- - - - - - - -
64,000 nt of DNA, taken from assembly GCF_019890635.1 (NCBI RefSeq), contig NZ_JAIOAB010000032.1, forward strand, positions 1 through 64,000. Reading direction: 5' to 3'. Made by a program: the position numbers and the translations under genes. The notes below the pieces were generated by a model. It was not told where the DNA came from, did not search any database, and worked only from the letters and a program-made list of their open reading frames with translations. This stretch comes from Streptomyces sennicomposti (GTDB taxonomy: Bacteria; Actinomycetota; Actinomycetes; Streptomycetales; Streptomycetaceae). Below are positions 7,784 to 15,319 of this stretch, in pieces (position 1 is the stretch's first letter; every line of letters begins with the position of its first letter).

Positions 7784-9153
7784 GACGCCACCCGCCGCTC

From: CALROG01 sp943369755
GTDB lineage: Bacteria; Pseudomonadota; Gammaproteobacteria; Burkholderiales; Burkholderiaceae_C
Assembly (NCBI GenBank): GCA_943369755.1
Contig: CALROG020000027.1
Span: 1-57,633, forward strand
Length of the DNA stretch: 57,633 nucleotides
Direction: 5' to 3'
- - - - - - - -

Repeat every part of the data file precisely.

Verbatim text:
64,000 nt of DNA, taken from assembly GCF_019890635.1 (NCBI RefSeq), contig NZ_JAIOAB010000032.1, forward strand, positions 1 through 64,000. Reading direction: 5' to 3'. Made by a program: the position numbers and the translations under genes. The notes below the pieces were generated by a model. It was not told where the DNA came from, did not search any database, and worked only from the letters and a program-made list of their open reading frames with translations. This stretch comes from Streptomyces sennicomposti (GTDB taxonomy: Bacteria; Actinomycetota; Actinomycetes; Streptomycetales; Streptomycetaceae). Below are positions 7,784 to 15,319 of this stretch, in pieces (position 1 is the stretch's first letter; every line of letters begins with the position of its first letter).

Positions 7784-9153
7784 GACGCCACCCGCCGCTC

From: CALROG01 sp943369755
GTDB lineage: Bacteria; Pseudomonadota; Gammaproteobacteria; Burkholderiales; Burkholderiaceae_C
Assembly (NCBI GenBank): GCA_943369755.1
Contig: CALROG020000027.1
Span: 1-57,633, forward strand
Length of the DNA stretch: 57,633 nucleotides
Direction: 5' to 3'